Dharma Bums, Then and Now

<i> Griswold is a fellow at the Center for International Business Education Research (San Diego State) and author of the forthcoming "Audacious Kids: Coming of Age in America's Classic Children's Books" (Oxford University Press)</i>

For a certain class of contemporary literary travelers--Westerners, particularly Americans--Japan some time ago surpassed Europe as the favored destination for the Wanderjahr. Critics have observed that Tokyo and Kyoto seem to have become for young American writers what Paris was for Hemingway’s generation.

The “Japan” of writers is, of course, half-imaginary, and what is interesting is how, since the 1960s, this literary conception of “Japan” has changed--from the locus of enlightenment (for the Beats and other spiritual seekers) to an internationalized zone of decadence and self-destruction (for the Byronic heroes of contemporary novels).

Jack Kerouac’s “The Dharma Bums” (1958) might be viewed as the point of departure and one long bon-voyage party for Japhy Ryder, as Kerouac called Gary Snyder in his book. Coming from the East Coast, Kerouac was smitten by the Beat scene in Berkeley, and his admiration focuses on Snyder, pictured in a cottage with tatami mats on the floor, sitting cross-legged at a low table, translating Han Shan’s “Cold Mountain” poems, sporting wire glasses and a goatee, which made the young man seem like some aged Asian or venerable Buddhist scholar. Snyder was passing the summer in Berkeley before leaving for Japan to study Zen, and “The Dharma Bums” essentially ends on a pier in San Francisco with Kerouac watching the young man depart on a tramp steamer.


Snyder lived in Japan from 1956 to 1968. Glimpses of his life there can be found in his works and in two other books. “The Japan and India Journals, 1960-1964,” by Joanne Kyger (who was married to Snyder during that time), recounts the busy social life of the then small community of Western ex-pats. They were Beats and Buddhists, gardening small plots behind rented Japanese cottages, drinking and talking all night, meditating long hours at Daitoku-ji Temple.

A better glimpse of Snyder, however, and of his real reason for being in Japan, can be found in Janwillem van der Wetering’s “The Empty Mirror.” Van der Wetering and Snyder (called Gerald in the book) studied under the same Zen master, and this book’s account of a year-and-a-half at Daitoku-ji conveys just how physically grueling Zen was for the few Westerners there.

“The Empty Mirror” is a wonderful little book, written in a “silent,” almost pictorial style. Just before Van der Wetering arrives at the temple door as a hungry spiritual seeker, he encounters a noodle vendor and buys a bowlful. One noodle falls to the ground and a ravenous chicken attacks it. Van der Wetering and the vendor share a laugh at that moment.

Literary travelers who headed to Japan in the 1960s were likewise scrabbling for something: “enlightenment,” generally along the lines of Zen Buddhism. At home, armchair seekers were buying volumes by D. T. Suzuki and R. H. Blyth, Eugen Herrigel’s “Zen in the Art of Archery” and Paul Rep’s “Zen Flesh, Zen Bones.” In the 1960s, a generation of Japanophiles was being created. Thomas Merton and Alan Watts paid their respects. Gary Snyder, Philip Whalen and other writers would return from Japan and reorient American poetry in poems with Buddhist concerns and hybridized titles (e.g., Snyder’s “Smokey the Bear Sutra”).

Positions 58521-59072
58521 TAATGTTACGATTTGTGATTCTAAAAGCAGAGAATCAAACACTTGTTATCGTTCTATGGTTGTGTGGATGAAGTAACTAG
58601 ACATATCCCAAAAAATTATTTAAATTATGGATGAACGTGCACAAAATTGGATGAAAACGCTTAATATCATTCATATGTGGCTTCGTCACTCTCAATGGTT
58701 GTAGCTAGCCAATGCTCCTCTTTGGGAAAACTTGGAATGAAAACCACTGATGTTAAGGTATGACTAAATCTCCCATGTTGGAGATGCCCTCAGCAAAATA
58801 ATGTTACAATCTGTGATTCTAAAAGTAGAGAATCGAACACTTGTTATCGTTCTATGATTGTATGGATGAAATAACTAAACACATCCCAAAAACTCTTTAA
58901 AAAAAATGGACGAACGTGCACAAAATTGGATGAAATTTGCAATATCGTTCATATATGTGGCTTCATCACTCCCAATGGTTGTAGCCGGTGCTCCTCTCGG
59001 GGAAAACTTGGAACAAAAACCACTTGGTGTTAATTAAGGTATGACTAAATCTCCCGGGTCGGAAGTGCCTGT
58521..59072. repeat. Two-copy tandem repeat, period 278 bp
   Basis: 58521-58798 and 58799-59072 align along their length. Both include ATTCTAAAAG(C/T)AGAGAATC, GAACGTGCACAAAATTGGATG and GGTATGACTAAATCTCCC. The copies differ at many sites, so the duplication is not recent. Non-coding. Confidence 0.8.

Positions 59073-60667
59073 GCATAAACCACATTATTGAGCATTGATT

In succeeding decades, this interest in Japan as a spiritual destination slowly petered out. While becoming the Economic Miracle of the Pacific, Japan seemed to have lost its spiritual patina. Although former California governor and presidential candidate Jerry Brown (and others) would still travel to Kamakura to study under the late Zen master Kyozo Yamada, by the 1980s the convention of spiritual travel to Japan seemed to have become a minor tradition left to middle-aged seekers in Birkenstocks. In the meantime, however, another conception of “Japan” was thriving elsewhere.

During the 1980s, a new generation of young American writers began publishing their “Japanese novels.” Brad Leithauser’s “Equal Distance” (1984) was the first of these, set in Kyoto, and a first novel that met with considerable praise. Leithauser offered a different Japan: of motorcycle gangs and Zen temples with blaring public-address systems, of vending machines dispensing pornography and condoms, of all-night card games and drinking, of heartbreak and personal tragedy. The hero, Danny Ott, is a Harvard law student who has taken time off for a Japanese Wanderjahr and who falls in with a group of nihilistic American ex-pats. It’s a Year of Living Dangerously.


Jay McInerney’s “Ransom” (1985) also takes place in Kyoto amid another “lost generation” of disillusioned young Americans. The hero, Christopher Ransom, has left behind New York’s cocaine-driven fast life (described in McInerney’s first novel, “Bright Lights, Big City”) and hopes to regain control of life through the rigorous discipline of karate. He is unsuccessful.

“Bicycle Days” (1989), by John Burnham Schwartz, was also a first novel highly praised by reviewers. Its hero Alec is another Ivy League graduate (Yale) who comes to Tokyo to intern at a computer firm and is adopted by the Japanese family he lives with, becomes the confidant of bachelors and falls into a confusing affair with Kiyoko, an older woman and co-worker. Alec has gone to Japan for an orderliness, an antidote to the personal confusion arising from his parents’ divorce and his disintegrating family. Instead, he finds more vertigo.